that the species has souls
i am an emotional man
emotional man with obsolete tears
i guess i’m just an emotional man
emotional man with out-of-place feelings
The first, and I believe, only pop radio single follows with “Is It Any Wonder.” I remember hearing the single months before the album came out and there was some sort of contest to “guess” who the artist behind the band was. I was working at a large Christian Bookstore at the time and won the contest. I always assumed there weren’t too many Christian Bookstore workers that knew who Mark Heard was.
It made sense to make this tune the first single as it is clearly the most accessible and pop driven tune. It was almost like the first time I heard Springsteen’s, “Dancing in the Dark.” It was a folk/Americana rocker placed on top of a straight dance beat. But somehow it worked. But unlike Springsteen, Heard actually had something worth saying.
i had a dream, it was a mystery
i dreamed of science and of history
i dreamed that since we stood up out of the dust
we formed our words on lips of beauty and trust
i should’ve known better than that
i should’ve known better than that
everything looks different in the morning
is it any wonder
is it any wonder
is it any wonder we dare to live in our dreams
“Watching the Ships Go Down” laments the world of failing love and true lack of real attachment in intimate and emotional relationships. This sense of isolation that pervades society is under the microscope as Heard denotes:
take each other for granted
it’s only love we tell ourselves
it’s only emotion
untamed as any ocean
with the wind at our backs
and time on our side
breakers crashing on rocks
we assume that we’ll survive
watching the ship go down
the percussive rhythms of “Talk to Me” are hypnotic as the repetitive chorus. One of the most “tribal” songs on the album, but male backing vocal choir in the verses is set against the hard and staccato solo voice of Heard.
“Go Ask the Dead Man” continues to be a personal favorite. This also infuses the American rock rhythm and African chanting call and response as it lyrically depicts the struggles of seeking answers to life’s great questions. But the answers given are like the blind leading the blind unless one asks the right person.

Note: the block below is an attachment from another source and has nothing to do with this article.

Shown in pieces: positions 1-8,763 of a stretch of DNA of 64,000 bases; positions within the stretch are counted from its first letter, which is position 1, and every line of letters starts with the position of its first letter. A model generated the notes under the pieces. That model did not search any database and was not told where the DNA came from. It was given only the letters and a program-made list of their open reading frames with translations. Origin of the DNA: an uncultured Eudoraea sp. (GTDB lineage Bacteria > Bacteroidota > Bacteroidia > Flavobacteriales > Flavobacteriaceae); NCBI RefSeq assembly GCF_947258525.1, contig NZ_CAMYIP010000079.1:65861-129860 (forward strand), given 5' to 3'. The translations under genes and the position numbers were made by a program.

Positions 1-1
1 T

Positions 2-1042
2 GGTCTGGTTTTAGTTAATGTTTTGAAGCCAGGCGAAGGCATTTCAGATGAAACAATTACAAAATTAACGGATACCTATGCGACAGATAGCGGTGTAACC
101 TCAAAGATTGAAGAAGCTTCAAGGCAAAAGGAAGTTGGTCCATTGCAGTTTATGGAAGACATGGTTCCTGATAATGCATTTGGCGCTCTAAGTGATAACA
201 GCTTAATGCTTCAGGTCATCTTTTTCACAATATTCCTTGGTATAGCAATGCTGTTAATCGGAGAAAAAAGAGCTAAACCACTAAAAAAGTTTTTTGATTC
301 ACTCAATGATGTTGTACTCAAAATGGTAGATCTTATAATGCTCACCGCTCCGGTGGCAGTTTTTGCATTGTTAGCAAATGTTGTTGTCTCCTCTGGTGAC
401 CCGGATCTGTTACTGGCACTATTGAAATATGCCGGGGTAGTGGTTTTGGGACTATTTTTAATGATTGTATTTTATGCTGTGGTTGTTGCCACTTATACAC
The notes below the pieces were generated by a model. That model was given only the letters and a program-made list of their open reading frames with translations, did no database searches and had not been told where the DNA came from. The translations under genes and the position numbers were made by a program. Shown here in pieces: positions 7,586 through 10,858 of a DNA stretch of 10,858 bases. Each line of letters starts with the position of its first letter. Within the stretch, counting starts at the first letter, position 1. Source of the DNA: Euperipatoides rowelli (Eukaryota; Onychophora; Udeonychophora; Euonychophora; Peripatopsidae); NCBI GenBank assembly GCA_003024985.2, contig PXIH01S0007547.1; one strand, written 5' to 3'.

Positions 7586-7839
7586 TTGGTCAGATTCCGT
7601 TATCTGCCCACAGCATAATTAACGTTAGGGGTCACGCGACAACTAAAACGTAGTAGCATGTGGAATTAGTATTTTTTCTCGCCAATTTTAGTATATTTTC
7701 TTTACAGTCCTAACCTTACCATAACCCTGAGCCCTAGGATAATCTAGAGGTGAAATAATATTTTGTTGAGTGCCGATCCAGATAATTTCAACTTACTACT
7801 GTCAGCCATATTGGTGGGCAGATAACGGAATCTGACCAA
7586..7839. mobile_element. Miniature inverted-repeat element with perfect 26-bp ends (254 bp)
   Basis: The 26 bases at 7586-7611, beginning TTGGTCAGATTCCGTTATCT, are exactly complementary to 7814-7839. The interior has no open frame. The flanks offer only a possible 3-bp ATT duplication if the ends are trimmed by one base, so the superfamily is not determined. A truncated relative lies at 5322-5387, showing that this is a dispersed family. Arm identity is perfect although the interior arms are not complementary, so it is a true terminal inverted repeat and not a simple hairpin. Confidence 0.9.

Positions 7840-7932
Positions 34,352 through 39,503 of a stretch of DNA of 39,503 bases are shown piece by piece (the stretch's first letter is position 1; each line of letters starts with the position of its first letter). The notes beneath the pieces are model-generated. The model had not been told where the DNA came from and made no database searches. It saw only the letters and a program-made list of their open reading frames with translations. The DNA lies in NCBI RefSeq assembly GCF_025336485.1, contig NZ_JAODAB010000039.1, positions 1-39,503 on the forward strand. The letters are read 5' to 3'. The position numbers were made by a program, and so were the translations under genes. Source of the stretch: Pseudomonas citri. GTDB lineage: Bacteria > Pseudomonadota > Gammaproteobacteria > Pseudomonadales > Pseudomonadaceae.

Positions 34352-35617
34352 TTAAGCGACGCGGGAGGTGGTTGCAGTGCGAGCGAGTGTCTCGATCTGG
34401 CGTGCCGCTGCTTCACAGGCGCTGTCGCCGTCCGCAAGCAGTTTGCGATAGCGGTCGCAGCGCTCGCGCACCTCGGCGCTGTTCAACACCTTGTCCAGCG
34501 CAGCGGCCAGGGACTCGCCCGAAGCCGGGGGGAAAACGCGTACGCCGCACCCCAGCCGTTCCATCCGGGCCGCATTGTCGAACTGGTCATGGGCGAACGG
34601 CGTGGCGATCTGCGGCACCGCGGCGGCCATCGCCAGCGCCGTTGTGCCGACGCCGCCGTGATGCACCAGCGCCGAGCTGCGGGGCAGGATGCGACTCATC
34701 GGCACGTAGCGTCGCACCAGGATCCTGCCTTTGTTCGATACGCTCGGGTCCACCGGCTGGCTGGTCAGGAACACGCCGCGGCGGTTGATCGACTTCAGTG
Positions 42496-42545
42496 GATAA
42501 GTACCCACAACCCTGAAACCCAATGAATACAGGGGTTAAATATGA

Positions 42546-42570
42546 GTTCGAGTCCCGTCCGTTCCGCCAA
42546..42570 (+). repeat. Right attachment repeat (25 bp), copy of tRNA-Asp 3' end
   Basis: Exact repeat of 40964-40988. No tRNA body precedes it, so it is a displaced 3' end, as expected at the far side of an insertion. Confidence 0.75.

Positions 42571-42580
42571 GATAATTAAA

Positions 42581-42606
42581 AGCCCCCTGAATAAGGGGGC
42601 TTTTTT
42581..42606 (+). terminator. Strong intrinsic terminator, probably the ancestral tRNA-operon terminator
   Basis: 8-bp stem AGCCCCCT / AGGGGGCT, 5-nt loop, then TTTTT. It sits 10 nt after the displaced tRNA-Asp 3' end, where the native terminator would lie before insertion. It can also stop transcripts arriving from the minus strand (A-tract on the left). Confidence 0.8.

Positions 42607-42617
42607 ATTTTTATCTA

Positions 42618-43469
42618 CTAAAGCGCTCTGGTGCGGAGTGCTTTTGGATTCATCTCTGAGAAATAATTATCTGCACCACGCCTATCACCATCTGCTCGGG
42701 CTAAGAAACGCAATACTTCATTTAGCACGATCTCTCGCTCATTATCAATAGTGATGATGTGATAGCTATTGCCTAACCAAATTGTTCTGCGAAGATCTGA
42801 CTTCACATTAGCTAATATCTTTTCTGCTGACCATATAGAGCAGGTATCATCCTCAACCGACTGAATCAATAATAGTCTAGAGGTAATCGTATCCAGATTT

The two most highly thought of songs kick off the second half of the project. The first, “Love is Bigger Than Life” is one of the most upbeat songs on the album, both musically and lyrically. The driving tribal beat mixes with a memorable chorus to accentuate Heard’s best vocals. One may even mistake it for a “love song.”
it can bite you like a snake
joy most poisonous
it can stalk you like a ghost
quieter than air
it can shake you when you wake
arrow to the heart
it can change you while you sleep
slowly but surely
heartbeats drown out the weather
two hearts beat better and better
The albums central theme and lyrical center is “How To Grown Up Big and Strong.” This song has been covered by several artists and deservedly so. It may ranks as one of Heard’s best compositions.
strong man strangle universe
he drown the stars
blinded by the mission of a thousand wars
he fit and dominant
not wonder why
he love the battlecry
strong man is survivor
he live to pound
little wooden crosses in the bloody ground
he fit and dominant
he stand a chance
he not bow to circumstance
and the world keep on turning
and the sun keep on burnring
and the children keep learning
how to grow up big and strong
I remember going to a Christian Nightclub in Orange County back when this album was released. Heard performed to a crowd that was completely unfamiliar with his music except for myself and a few of my friends. This was a crowd more interested in Chris Eaton, Leon Patillo, Kim Boyce and Russ Taff and simply did not get what Heard was doing. That was until he performed “Everybody Dances.” Of course they had no idea what they were dancing to and the songs lyrics flew several feet above the meat market ceiling, but in the wry Mark Heard way, he played it three times during his set.
The album finishes with two more songs regarding the human condition. “Why Can’t We Just Say No” looks at those who move forward toward an inevitable end and apparently do nothing to change their direction. “Hold Back the Tears” expresses the frustration of a society that simply does not allow transparency for fear of rejection or persecution.
It should be noted here just how stellar the production of this project. It was easily one of the finest produced albums for its time and still sound sonically strong.
Despite the electronic and manufactured feel of the project musically it lyrically carries the stamp of the raw emotion connected to the struggles of the human condition. In fact, it is these raw and very personal lyrics couched within a very artificial setting that makes them so impacting and worthy of our attention.
SHOTGUN ANGEL (1977)
Terry Taylor populates this list more than any other artist. His most important and famous incarnation is as lead singer, songwriter and personality that drives the classic band Daniel Amos. There are a total of eight Daniel Amos project included here and many will complain that the number is not enough.